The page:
The decade commencing in 1922 was the golden age of speed in Australian ice hockey, a direct result of the federation of both sports under a unified controlling authority, and the forward-passing, off-side style of the Australian game. The emphasis in Europe and North America during this period was stickhandling, not speed (see Ted Molony). Amazingly, the time required to cover the men's half-mile had halved towards the end of the decade, and the most notable skaters to emerge from it were Australia's first International speed skating champion, Jimmy Brown, and Ken Kennedy, Australia's first Winter Olympian. Both were from New South Wales, and Jim Kendall was largely responsible for their development. Interstate ice racing between New South Wales and Victoria continued for many years as part of the annual Goodall Cup and Gower Cup (women's) interstate ice hockey series. The first ice racing associations independent of ice hockey in Australia were established in the late-1940s. Official records of the winners of National championships prior to then do not appear to have survived, although results were recorded, and some have been published in Melbourne newspapers (also see Women's Ice Hockey and Men's Ice Hockey). It is likely that Leslie Reid was a champion speed skater in Melbourne before the First World War, in the years before unified National titles. Reid turned 18 years of age in 1912 and he was still competitive a decade later in his late twenties, when he was runner-up in the 1922 Nationals representing New South Wales. [128] He had moved to Sydney soon after his return from the war, when ice hockey resumed there in 1920, followed the year after by the resumption of Interstate ice hockey and speed skating.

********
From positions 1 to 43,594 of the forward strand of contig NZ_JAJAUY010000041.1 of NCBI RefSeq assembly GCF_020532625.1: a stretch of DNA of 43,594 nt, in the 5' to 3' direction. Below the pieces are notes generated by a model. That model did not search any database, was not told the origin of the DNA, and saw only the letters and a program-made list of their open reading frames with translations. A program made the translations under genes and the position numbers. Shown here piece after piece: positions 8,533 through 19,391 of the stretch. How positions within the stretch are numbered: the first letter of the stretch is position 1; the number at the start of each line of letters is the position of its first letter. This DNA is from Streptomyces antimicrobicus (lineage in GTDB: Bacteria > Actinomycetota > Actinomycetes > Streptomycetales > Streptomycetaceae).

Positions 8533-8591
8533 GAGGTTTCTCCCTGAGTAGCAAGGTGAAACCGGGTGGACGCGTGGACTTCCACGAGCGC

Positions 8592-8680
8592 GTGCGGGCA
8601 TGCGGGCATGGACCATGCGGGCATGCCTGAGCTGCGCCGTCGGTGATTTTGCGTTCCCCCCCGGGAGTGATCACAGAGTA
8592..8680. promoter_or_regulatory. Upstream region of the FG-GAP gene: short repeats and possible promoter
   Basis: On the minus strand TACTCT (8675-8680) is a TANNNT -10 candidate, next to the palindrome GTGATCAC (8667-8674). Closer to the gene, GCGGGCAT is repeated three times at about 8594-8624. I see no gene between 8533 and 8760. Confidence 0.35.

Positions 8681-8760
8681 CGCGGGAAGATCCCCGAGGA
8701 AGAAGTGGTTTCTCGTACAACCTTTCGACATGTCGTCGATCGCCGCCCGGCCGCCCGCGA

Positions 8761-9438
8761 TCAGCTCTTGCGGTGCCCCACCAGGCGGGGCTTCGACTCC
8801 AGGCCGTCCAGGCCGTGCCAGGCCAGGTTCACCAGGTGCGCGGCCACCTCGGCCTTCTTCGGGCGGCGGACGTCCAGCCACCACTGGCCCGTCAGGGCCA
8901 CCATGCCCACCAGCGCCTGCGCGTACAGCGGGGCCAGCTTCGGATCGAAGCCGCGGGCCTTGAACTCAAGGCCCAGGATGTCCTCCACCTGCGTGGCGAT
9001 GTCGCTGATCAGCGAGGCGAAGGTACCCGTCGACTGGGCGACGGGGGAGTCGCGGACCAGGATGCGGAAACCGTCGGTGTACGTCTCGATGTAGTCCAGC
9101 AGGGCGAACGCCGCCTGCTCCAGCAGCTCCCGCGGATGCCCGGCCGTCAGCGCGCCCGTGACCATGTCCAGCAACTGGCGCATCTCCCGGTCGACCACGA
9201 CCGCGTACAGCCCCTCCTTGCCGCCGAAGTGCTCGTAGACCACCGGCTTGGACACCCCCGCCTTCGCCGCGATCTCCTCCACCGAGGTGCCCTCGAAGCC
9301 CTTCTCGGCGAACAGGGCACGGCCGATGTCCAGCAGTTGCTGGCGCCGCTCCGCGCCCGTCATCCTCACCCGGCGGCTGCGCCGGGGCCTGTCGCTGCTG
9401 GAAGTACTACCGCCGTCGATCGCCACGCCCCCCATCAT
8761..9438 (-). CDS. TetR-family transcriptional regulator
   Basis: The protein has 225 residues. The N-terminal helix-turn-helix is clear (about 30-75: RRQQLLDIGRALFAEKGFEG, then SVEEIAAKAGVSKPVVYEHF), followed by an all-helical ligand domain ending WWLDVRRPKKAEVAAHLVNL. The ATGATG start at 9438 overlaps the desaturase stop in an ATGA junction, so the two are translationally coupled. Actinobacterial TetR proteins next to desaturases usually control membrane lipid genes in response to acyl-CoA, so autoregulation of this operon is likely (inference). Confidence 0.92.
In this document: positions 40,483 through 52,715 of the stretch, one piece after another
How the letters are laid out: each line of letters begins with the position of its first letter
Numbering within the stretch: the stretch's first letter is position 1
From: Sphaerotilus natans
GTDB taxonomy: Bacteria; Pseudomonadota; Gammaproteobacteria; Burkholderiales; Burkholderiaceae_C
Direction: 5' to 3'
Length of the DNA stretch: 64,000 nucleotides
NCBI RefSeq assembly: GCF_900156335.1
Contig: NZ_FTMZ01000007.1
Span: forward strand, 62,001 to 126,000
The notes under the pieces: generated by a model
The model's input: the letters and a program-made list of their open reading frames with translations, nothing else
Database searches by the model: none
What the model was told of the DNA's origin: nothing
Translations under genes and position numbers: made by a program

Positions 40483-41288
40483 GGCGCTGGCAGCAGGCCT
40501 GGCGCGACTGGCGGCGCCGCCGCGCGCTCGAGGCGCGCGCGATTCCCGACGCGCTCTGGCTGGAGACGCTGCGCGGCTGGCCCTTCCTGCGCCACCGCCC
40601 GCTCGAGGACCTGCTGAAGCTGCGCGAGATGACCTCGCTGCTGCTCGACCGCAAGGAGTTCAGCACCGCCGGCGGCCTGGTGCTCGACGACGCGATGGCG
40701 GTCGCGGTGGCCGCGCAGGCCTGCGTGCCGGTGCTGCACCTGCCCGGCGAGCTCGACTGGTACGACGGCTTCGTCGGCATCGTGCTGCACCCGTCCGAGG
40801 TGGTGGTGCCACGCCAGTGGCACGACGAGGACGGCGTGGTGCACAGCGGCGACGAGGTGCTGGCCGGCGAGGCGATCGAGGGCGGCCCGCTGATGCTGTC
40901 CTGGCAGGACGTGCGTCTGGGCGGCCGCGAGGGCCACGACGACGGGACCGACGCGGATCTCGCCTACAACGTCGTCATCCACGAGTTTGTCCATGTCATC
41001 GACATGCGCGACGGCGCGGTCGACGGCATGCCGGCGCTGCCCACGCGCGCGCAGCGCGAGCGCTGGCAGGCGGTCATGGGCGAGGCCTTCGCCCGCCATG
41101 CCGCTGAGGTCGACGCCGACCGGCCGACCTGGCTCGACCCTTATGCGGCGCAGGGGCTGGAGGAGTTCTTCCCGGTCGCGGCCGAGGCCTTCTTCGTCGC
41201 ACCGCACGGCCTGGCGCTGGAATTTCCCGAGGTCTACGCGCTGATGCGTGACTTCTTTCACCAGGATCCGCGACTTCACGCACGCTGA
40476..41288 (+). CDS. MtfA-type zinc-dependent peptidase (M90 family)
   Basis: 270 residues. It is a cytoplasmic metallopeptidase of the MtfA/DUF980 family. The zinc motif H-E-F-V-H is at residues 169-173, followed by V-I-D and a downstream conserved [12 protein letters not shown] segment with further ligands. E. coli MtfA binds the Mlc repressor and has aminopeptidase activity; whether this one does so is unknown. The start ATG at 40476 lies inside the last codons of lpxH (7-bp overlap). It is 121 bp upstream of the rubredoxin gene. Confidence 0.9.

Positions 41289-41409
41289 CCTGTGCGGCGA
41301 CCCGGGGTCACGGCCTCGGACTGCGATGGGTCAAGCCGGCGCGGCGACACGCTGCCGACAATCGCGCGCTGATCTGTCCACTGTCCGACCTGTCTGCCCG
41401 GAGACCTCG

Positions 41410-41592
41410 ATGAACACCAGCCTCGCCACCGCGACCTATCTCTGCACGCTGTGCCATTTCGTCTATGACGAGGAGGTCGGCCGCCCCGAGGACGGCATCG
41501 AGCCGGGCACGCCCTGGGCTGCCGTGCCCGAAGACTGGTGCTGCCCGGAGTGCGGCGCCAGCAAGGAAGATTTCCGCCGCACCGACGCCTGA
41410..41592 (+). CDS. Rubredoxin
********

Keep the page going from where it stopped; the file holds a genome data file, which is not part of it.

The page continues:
The first Australian men's half-mile championship on record was held in Melbourne in 1922, and it was won by the captain of South Sydney IHC, Tommy Gibson (NSW), in 3 min 35 sec, over Leslie Reid (NSW), with Ernest A Collins (Vic) placed third. [128] The first Victorian half-mile speed skating championship on record was also in 1922, and it was won by emerging ice hockey star, Ted Molony, over runner-up Victor Langsford (1897– ) of St Kilda IHC. Both the men's quarter- and half-mile events of the 1926 Australian speed skating championships were also won by Tommy Gibson (NSW) from K Fox (Vic). Like the best of Australia's early speed skaters, Gibson, Reid, Collins and Fox were also prominent State representative ice hockey players for many years. The 1928 men's quarter- and half-mile national championships were won by Jimmy Brown (NSW), and New South Wales also won the men's team race. Victoria won both men's and women's relay races, although the women's events required re-runs after a dead heat. Ellis Kelly was Victorian half-mile speed skating champion in 1931, and again in 1932 over Hal Callaway. He also won the quarter-mile event that year over M Elliot and the men's hurdle race. Kelly's half-mile time was 1 min 47 sec, and Brown had held the Australian record at 1 min 48 sec, but broke it by a further three seconds (1 min 45 sec), at Melbourne Glaciarium on July 2nd, 1931. Kelly was competitive in the Nationals against Jimmy Brown around this time, and Brown was soon eclipsed by his State team-mate, Ken Kennedy, who became the Australian quarter-mile and one-mile champion speed skater in 1931 when he was 18 years-old. Kennedy won each subsequent title until 1934 when he left Australia to train overseas. Two years later he skated 500m in a time of 47.4 sec.